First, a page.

|Herb Kawainui Kāne|
June 21, 1928|
Paynesville, Minnesota, USA
|Died||March 8, 2011
South Kona Hawaiʻi
|Alma mater||School of the Art Institute of Chicago (B.A.), (M.A.)|
|Known for||Hawaiian historical and cultural paintings and writings,
Polynesian Voyaging Society (co-founder),
|Television||The Wayfinders: A Pacific Odyssey (advisor)|
|Board member of||Native Hawaiian Culture & Arts Program, Bishop Museum (founding trustee)|
|Awards||Charles Reed Bishop Medal,
Living Treasures of Hawai'i
More listed below.
Herbert "Herb" Kawainui Kāne (June 21, 1928 – March 8, 2011), considered one of the principal figures in the renaissance of Hawaiian culture in the 1970s, was a celebrated artist-historian and author with a special interest in the seafaring traditions of the ancestral peoples of Hawaiʻi. Kāne played a key role in demonstrating that Hawaiian culture arose not from some accidental seeding of Polynesia, but that Hawaiʻi was reachable by voyaging canoes from Tahiti able to make the journey and return. This offered a far more complex notion of the cultures of the Pacific Islands than had previously been accepted. Furthermore, he created vivid imagery of Hawaiian culture prior to contact with Europeans, and especially the period of early European influence, that sparked appreciation of a nearly forgotten traditional life. He painted dramatic views of war, exemplified by The Battle at Nuʻuanu Pali, the potential of conflicts between cultures such as in Cook Entering Kealakekua Bay, where British ships are dwarfed and surrounded by Hawaiian canoes, as well as bucolic quotidian scenes and lush images of a robust ceremonial and spiritual life, that helped arouse a latent pride among Hawaiians during a time of general cultural awakening.
Kāne (kɑh-nay) was born in the community of Paynesville, Minnesota in the United States. His father, who was also named, Herbert, worked in family poi business, and became a paniolo (Hawaiian cowboy), then traveled the US in a Hawaiian Band. He later served in the Army and Navy, and had his own practice as a doctor of Optometry. Herbert Jr.'s grandfather immigrated to Waipio Valley from China and being very industrious he built the first poi factory in the islands, growing taro and producing poi for market. His mother’s family were farmers of Danish ancestry in Wisconsin. Kāne’s childhood was divided between his mother's hometown of Marshfield, Wisconsin and Hawaiʻi. He describes in his book, Voyagers, an early awakening to art. In 1935 he was a barefoot child in Hilo, Hawaii, brought by his mother to the opening of a gallery exhibition of the work of D. Howard Hitchcock. He writes that he was “stunned, confronted with miracles” seeing Hitchcock’s work and speaking with him briefly.:11 Hitchcock was the first Hawaiian-born artist to achieve international recognition, and his work focused on unique Hawaiian subject matter, particularly the volcanic eruptions near Hilo. According to his own account, besides this exposure to art and the ongoing encouragement of his parents to pursue his interest in drawing, Kāne’s most formative experiences in childhood were in Hawaiʻi, where his father and his family passed along the traditional folk tales of the islands.:12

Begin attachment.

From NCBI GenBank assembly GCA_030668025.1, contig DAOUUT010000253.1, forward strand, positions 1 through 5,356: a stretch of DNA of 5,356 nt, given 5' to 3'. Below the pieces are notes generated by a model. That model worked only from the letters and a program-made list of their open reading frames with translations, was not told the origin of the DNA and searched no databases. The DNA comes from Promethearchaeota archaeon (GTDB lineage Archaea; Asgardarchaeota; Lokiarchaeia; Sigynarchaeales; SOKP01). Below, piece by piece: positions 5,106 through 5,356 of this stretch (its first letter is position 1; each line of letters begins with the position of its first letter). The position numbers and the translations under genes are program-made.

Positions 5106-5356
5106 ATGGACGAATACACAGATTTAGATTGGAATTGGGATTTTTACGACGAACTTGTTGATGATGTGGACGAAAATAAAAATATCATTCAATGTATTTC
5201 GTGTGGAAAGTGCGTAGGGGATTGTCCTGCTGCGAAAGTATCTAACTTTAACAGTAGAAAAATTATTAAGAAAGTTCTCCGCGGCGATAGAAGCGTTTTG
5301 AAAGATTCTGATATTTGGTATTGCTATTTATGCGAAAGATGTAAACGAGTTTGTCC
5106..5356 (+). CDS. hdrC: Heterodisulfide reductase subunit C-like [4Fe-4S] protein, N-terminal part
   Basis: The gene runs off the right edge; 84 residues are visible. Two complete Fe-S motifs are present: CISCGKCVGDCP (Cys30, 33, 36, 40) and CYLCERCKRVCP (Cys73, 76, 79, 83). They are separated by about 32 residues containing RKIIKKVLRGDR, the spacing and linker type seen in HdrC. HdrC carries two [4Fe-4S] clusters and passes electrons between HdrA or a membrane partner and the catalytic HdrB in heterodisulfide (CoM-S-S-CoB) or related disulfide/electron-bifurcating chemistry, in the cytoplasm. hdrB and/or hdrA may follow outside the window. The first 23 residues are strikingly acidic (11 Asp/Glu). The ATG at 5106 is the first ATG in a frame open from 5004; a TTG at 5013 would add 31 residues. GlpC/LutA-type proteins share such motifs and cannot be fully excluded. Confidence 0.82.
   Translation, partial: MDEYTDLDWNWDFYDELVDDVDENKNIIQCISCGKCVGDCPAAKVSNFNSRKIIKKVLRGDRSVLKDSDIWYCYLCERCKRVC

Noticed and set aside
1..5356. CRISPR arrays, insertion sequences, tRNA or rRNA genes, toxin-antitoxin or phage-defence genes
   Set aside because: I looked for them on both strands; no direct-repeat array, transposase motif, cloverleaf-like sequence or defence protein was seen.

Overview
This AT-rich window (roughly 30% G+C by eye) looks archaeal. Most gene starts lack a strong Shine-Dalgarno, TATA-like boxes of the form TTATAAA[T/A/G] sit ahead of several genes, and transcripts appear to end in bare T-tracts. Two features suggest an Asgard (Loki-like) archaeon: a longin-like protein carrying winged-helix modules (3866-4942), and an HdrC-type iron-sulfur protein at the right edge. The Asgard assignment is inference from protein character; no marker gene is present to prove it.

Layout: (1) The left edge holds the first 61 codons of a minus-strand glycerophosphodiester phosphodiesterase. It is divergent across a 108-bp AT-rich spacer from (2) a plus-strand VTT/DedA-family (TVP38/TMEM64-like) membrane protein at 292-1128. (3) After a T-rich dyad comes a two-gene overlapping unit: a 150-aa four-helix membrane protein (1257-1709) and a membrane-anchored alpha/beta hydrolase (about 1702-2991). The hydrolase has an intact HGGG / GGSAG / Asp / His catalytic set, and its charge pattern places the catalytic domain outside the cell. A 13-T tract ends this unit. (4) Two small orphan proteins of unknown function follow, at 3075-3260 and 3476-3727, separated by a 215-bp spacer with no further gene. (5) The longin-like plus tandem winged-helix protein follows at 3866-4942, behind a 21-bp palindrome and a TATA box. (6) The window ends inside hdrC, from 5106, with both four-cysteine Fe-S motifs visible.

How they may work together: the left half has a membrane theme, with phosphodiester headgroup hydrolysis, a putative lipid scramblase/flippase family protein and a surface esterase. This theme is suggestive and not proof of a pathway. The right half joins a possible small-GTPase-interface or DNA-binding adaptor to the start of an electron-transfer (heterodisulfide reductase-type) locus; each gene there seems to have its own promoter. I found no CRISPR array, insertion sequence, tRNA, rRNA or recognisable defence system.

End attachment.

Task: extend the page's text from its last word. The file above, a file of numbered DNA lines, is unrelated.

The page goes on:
Kāne served in the United States Navy, qualifying for veteran’s educational benefits under the G.I. Bill. After he was discharged, he used those benefits to attend the School of the Art Institute of Chicago, in Chicago, Illinois, earning a bachelor's degree and, in 1953, a master's degree. Under an arrangement between the two schools at the time, his master's degree was awarded by the University of Chicago.
Herb had his own Advertising studio on Chicago's Michigan Avenue, which is known as "The Magnificent Mile." He was a very successful Designer/Illustrator/Author. His talents were expansive working with everything from books and magazines, architectural designs, commercial television work for Kelloggs and various companies, and more. Kāne said he found advertising work unsatisfying. “The end came when I won a Jolly Green Giant campaign, and for a year, did drawings and paintings of that big green fairy until I could no longer suffer it.”:17
Kāne had been sailing a racing catamaran on Lake Michigan, and had begun researching Hawaiian canoes in the library of the University of Chicago and in the Field Museum of Natural History, where in 1961 the museum had installed one of the most extensive collections of artifacts from Pacific Ocean cultures put on view to that date. Kāne produced a series of 14 paintings of Polynesian canoes in the 1960s, which were purchased in 1969 by the Hawaiʻi State Foundation of Culture and the Arts, then headed by its first director, Alfred Preis, architect of the USS Arizona Memorial in Pearl Harbor, Oahu, Hawaiʻi. Kāne has stated that this purchase made it possible for him to move to Hawaiʻi, where he lived in Honolulu and continued his study of Polynesian voyaging canoes.